Dana McCauley reported earlier this year that there are nearly 82 000 women who have wanted to leave their current partner but never have.  In this 2010-11 study on ‘People turned away from government-funded specialist homelessness accommodation’ (that is, research done before the last few years’ savage cuts), 64% of individuals with children who presented to homelessness services were turned away. 60% of those turned away in total were female, and 57% were under 20 years.  

For a party which claims to be all about human rights and a holistic approach to health, ignoring this major problem in funding which makes it impossible for many women and children to access the structural basics of health and/or escape violent situations suggests that the party is motivated more purely by small business interests.

Contrast the HAP’s utter absence of policy on crisis accommodation, homelessness and housing with the policy of the Australian Greens:


The Greens’ fuller policy on a broad array of anti-DV services, funded specialist Legal Services and paid leave for abused workers is available here.

The HAP does in fact have a policy on improving maternity care which will appeal to many women:


While it’s important to help bring kids safely into the world and reduce the stress and trauma experienced by mothers, it’s less impressive if their needs for a safe place to live after that point are ignored.

There is also nothing at all here on paediatric care.

You know what else is missing? Anything on abortion access. Or women’s rights to abortion, despite all the stated concern for individual freedoms. In Australia, the criminalisation of abortion results in 50% of women having difficulty accessing it, according to Caroline de Costa and Healther Douglas, and the financial cost may impede it for many more. Lack of access to abortion provided by legitimate medical practitioners is known to rapidly increase the incidence of suicide and unsafe abortions, which are responsible for 47 000 deaths worldwide each year.

Moving on, we see older Australians being viewed as a potential source of support, and respect for their views being promoted in a way that remains detail-devoid:

older australians.PNG

So, nothing on specifics like access to bulk-billing doctors – but still, the elderly, with their known passion for ‘natural medicine’, might still be content with this. If I were them, I’d be concerned by the section on euthanasia following directly beneath this rather than being attached to policy about terminal illness care, though.  

Next up, in section
2.0 Healthy Economy, we are told that:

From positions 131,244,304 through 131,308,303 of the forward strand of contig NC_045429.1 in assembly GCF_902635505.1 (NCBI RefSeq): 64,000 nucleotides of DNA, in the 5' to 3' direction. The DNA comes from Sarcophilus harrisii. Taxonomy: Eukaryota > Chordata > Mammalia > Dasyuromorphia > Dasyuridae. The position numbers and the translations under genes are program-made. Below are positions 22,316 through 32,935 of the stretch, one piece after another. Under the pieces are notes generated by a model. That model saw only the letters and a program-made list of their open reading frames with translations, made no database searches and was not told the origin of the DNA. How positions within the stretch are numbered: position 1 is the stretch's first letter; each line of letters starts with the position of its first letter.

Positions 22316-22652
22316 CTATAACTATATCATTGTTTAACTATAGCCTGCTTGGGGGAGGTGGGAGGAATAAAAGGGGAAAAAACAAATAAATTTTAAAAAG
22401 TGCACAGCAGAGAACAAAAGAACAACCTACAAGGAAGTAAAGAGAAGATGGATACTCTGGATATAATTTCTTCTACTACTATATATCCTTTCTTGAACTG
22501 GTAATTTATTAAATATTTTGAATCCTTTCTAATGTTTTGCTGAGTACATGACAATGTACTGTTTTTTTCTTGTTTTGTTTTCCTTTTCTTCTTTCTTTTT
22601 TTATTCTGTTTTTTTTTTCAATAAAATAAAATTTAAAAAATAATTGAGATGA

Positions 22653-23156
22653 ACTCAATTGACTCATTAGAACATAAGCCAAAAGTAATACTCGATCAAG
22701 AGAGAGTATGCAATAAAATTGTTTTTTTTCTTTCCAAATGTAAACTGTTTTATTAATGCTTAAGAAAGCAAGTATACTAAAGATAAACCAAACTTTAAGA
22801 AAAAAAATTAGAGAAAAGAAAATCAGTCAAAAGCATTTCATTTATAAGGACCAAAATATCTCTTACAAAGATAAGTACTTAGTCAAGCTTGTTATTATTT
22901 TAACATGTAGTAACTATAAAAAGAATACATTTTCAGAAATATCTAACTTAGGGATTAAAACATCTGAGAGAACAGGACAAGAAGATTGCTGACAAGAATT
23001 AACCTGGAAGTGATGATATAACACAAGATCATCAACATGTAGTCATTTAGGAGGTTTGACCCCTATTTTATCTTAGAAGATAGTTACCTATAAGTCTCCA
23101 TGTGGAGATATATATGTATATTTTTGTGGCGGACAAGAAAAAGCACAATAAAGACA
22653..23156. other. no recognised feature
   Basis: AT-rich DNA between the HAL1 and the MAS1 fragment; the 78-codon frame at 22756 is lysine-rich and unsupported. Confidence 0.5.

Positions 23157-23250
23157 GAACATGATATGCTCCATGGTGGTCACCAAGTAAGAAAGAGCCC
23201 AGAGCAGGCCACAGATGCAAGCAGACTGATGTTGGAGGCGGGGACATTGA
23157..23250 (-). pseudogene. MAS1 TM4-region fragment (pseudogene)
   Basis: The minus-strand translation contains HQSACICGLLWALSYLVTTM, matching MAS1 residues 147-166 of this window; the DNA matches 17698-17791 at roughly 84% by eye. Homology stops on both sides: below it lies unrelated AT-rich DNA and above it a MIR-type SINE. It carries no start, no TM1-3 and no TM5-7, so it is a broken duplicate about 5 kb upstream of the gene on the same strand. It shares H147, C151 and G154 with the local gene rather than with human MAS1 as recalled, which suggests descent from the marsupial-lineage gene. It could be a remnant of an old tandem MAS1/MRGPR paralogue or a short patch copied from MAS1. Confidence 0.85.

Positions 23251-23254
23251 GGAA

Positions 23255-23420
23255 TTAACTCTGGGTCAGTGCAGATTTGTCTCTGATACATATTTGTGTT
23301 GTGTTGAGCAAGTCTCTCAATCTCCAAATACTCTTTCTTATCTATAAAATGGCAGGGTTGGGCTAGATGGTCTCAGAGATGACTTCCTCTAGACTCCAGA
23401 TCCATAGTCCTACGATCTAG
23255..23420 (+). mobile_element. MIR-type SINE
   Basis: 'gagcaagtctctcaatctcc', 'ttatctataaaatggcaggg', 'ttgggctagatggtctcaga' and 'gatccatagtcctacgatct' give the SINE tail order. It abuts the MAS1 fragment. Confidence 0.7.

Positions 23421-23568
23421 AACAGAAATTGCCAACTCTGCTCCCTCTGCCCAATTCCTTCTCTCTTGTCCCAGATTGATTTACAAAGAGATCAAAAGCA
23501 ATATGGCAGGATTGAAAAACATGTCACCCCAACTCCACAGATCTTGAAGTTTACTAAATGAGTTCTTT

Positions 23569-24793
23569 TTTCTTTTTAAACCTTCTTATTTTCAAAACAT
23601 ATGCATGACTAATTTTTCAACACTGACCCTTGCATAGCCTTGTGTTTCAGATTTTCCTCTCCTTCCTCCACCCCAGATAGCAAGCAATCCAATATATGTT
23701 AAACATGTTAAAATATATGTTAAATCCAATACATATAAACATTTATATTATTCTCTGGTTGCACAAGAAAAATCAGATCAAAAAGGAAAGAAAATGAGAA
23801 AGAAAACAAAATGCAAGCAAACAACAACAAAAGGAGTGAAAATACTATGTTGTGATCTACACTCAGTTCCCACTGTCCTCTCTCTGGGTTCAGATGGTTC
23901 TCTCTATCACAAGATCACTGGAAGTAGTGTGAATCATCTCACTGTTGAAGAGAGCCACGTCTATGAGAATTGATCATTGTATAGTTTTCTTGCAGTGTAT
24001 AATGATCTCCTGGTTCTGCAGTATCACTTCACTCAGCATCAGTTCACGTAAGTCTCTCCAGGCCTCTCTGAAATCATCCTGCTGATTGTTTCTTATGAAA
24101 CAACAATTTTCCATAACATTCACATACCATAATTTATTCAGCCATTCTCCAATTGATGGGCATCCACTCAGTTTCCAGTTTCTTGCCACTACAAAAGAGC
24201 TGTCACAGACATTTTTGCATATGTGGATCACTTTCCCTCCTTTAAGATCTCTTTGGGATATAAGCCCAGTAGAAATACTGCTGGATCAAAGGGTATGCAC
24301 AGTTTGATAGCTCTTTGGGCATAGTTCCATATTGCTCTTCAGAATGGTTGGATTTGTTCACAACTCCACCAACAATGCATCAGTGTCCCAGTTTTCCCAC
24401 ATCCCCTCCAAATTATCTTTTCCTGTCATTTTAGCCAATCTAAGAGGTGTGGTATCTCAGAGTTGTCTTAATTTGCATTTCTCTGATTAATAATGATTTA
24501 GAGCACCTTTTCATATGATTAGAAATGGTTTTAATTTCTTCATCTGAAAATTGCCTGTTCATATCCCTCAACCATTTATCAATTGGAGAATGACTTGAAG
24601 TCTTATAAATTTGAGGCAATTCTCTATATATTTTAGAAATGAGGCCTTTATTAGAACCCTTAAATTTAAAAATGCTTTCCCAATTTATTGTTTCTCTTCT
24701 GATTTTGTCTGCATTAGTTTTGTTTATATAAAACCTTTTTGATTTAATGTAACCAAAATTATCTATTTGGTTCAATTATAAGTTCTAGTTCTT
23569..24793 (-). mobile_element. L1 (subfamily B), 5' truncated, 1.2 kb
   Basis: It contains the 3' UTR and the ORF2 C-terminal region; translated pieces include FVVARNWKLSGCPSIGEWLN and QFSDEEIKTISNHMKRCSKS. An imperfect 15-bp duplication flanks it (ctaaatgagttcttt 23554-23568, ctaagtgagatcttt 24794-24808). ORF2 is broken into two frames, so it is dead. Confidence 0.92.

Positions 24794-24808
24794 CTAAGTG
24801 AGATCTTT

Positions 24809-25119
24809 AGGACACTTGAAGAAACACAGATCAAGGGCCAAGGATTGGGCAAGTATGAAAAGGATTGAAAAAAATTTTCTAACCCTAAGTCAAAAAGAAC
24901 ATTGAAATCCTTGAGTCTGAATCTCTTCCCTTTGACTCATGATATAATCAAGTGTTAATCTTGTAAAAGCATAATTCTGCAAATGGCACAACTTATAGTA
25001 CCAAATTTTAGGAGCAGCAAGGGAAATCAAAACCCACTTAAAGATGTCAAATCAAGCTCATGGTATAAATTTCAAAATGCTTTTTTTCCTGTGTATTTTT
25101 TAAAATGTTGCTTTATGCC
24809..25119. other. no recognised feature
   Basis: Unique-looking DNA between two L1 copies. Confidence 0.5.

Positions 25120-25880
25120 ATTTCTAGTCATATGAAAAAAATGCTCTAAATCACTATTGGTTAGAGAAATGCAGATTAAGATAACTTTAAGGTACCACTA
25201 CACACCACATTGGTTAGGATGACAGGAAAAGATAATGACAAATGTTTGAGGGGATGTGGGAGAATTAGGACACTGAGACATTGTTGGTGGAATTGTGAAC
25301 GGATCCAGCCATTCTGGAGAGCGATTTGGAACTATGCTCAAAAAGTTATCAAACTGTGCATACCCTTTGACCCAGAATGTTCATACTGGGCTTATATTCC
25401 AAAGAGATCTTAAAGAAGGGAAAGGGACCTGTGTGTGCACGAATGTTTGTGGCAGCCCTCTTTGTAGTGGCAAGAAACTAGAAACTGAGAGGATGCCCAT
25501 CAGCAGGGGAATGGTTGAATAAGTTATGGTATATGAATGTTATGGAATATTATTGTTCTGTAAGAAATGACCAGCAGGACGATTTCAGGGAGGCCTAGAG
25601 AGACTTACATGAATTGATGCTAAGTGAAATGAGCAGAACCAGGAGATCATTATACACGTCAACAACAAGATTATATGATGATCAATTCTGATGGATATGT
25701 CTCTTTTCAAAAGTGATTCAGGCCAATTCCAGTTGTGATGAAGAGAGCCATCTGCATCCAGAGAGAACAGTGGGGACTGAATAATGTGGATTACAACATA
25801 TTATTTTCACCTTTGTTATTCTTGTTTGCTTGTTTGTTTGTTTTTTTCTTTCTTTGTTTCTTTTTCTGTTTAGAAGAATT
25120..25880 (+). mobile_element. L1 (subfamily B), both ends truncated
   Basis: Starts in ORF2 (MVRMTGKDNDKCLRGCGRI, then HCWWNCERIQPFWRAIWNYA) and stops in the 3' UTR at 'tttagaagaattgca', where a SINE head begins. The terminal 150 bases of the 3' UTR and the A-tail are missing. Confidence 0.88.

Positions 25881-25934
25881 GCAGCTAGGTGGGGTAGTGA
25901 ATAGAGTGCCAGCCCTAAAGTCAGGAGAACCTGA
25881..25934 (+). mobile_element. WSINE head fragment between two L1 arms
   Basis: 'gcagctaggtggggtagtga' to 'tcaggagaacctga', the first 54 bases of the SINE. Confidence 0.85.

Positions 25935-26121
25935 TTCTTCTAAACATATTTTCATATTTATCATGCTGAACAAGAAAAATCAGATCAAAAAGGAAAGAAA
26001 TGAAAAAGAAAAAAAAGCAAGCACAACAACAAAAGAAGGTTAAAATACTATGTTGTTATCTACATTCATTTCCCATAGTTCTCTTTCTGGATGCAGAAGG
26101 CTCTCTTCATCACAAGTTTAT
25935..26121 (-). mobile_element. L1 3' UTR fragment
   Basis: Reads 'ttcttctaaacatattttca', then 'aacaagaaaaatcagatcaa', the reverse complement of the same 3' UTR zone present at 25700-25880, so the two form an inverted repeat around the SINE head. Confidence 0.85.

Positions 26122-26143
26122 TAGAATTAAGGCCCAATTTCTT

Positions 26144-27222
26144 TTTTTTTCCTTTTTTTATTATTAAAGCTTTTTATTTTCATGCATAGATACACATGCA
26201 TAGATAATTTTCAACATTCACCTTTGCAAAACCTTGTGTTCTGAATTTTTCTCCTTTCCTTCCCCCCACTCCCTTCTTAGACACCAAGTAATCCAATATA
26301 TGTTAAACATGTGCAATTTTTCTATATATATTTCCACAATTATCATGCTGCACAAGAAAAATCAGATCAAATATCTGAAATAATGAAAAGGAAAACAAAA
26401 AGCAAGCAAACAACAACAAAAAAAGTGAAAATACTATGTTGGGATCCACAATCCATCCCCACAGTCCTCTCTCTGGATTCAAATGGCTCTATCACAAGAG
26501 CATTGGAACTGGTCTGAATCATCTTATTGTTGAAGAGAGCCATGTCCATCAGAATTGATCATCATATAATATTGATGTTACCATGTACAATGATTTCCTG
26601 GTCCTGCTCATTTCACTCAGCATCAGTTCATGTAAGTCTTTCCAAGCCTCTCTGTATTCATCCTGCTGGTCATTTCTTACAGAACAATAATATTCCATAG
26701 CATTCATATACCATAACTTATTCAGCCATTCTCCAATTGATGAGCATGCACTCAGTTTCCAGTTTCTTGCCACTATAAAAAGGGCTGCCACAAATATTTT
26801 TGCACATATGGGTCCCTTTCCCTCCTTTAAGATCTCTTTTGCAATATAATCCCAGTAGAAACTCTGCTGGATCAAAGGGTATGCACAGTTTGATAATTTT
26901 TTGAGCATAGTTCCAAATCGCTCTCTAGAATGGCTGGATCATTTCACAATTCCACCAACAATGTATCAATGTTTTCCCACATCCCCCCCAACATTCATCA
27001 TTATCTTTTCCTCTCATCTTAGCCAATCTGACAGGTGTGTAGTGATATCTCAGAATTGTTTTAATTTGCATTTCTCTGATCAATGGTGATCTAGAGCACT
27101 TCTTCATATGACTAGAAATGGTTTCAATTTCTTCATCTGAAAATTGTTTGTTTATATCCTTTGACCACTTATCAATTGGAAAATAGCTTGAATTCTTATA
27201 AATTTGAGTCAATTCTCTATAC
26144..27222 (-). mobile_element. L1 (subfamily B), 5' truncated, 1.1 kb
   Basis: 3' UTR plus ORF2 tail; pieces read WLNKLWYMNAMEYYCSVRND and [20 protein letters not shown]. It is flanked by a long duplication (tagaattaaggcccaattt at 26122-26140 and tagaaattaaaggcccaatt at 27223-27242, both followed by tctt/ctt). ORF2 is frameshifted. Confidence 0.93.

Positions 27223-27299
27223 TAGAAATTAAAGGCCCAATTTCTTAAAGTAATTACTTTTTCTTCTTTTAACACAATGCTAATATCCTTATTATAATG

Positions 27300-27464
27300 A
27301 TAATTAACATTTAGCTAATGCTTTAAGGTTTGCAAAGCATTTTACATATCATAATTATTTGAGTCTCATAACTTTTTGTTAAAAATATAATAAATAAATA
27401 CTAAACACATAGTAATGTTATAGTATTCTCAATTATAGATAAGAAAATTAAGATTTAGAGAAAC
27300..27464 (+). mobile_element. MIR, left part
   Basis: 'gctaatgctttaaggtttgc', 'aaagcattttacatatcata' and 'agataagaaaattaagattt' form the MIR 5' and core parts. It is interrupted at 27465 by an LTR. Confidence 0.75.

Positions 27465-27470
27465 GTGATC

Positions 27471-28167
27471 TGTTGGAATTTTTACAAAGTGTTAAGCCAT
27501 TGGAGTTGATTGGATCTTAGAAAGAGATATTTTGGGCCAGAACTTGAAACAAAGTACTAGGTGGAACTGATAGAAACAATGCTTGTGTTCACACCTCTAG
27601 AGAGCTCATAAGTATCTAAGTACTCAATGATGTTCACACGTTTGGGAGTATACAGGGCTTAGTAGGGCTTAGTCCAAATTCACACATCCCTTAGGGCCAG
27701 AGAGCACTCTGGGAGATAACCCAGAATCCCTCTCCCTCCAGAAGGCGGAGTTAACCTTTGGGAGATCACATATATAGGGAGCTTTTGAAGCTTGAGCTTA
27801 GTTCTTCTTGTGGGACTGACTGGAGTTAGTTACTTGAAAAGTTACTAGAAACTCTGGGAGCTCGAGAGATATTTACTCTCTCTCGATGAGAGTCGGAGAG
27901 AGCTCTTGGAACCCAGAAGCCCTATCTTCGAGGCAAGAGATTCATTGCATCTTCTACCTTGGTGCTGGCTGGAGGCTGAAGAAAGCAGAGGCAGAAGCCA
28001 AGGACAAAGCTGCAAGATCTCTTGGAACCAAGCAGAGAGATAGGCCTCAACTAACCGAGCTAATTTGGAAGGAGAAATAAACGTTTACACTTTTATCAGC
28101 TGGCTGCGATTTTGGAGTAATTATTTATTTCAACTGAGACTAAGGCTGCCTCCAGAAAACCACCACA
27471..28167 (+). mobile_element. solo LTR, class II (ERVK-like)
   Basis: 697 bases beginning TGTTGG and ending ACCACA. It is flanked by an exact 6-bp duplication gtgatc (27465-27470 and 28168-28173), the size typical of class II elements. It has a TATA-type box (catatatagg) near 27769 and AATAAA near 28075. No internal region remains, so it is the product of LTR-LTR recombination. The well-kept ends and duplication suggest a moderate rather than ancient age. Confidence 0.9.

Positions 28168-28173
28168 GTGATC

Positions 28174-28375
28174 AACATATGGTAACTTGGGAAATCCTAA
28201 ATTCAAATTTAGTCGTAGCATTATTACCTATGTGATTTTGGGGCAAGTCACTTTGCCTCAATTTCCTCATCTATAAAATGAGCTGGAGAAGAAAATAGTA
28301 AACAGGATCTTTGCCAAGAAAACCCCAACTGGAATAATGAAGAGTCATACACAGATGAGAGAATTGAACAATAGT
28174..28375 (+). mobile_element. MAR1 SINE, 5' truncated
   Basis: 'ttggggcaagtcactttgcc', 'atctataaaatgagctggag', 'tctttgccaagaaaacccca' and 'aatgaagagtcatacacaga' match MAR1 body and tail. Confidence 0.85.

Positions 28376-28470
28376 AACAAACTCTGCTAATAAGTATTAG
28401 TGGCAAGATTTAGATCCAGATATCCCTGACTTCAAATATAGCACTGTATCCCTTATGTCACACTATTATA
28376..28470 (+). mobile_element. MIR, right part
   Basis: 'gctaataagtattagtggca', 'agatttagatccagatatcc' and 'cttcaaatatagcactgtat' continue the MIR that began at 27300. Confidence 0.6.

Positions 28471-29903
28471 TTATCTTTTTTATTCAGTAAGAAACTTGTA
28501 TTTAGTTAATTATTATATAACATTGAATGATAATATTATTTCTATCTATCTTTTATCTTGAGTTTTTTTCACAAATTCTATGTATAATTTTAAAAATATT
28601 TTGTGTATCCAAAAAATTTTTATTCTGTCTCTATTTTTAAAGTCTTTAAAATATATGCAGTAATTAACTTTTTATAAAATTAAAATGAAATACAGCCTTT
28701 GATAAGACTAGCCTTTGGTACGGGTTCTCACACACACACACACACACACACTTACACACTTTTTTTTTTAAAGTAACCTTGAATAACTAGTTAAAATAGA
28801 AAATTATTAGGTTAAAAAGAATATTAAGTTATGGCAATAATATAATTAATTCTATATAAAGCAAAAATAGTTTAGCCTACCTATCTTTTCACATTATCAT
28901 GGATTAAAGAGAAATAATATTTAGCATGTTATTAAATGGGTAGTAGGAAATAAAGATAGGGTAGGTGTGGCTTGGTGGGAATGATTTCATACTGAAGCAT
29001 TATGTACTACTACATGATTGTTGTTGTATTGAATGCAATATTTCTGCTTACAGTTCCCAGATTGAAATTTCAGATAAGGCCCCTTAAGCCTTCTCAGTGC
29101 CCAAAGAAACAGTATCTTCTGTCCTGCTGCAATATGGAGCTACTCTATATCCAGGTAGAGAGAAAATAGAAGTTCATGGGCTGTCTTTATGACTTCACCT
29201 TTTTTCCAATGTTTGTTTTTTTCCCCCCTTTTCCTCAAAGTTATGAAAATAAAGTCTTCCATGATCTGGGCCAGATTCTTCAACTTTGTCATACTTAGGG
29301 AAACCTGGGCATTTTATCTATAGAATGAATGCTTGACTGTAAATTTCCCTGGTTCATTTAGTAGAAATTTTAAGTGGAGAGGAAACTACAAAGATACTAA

undistorted free enterprise.PNG
small business government grants.PNG

Despite this being a bit garbled, it seems from this that government should step in to provide services where there’s no money to be made, but that otherwise, business gets to do it. And that the government should intervene to change the natural balance of competition between businesses, to one where smaller businesses are helped despite inherently being less profitable. While we should perhaps admire the temerity of beginning this section with “Support the principles of undistorted free enterprise”, it’s worth noting that although small business may be the dream that capitalism encourages, it still tends towards worse outcomes for many employees, who are likely to be less unionised and have less say over their pay and conditions. There is nothing inherently ‘holistic’ or healthful about supporting small business.

HAP’s National and State Executive, and its Advisory Board, are however composed mainly of small-business people. People who seem to be orienting very narrowly to the  financial interests of their career fields.

Let’s also pause and observe that unionisation amongst workers has decreased dramatically over the last three decades, and that unions are the force primarily responsible not only for workers being able to afford healthy accommodation and food, but also for workplace health and safety. Which makes the absent mention of the need for greater unionisation, and instead the scare-tactic description of “big unions”, quite interesting.

Indigenous policy:


I don’t know about you, but this suggests to me that the HAP has very little idea of the ramifications of the Treaty versus Constitutional Recognition debate. It also suggests to me that the HAP is unacquainted with the major body of research on why Australian governments have not substantially improved Indigenous health outcomes. (Hint: it has to do with oppression and deprivation of the rights and conditions which other Australians experience being bad for one’s health.)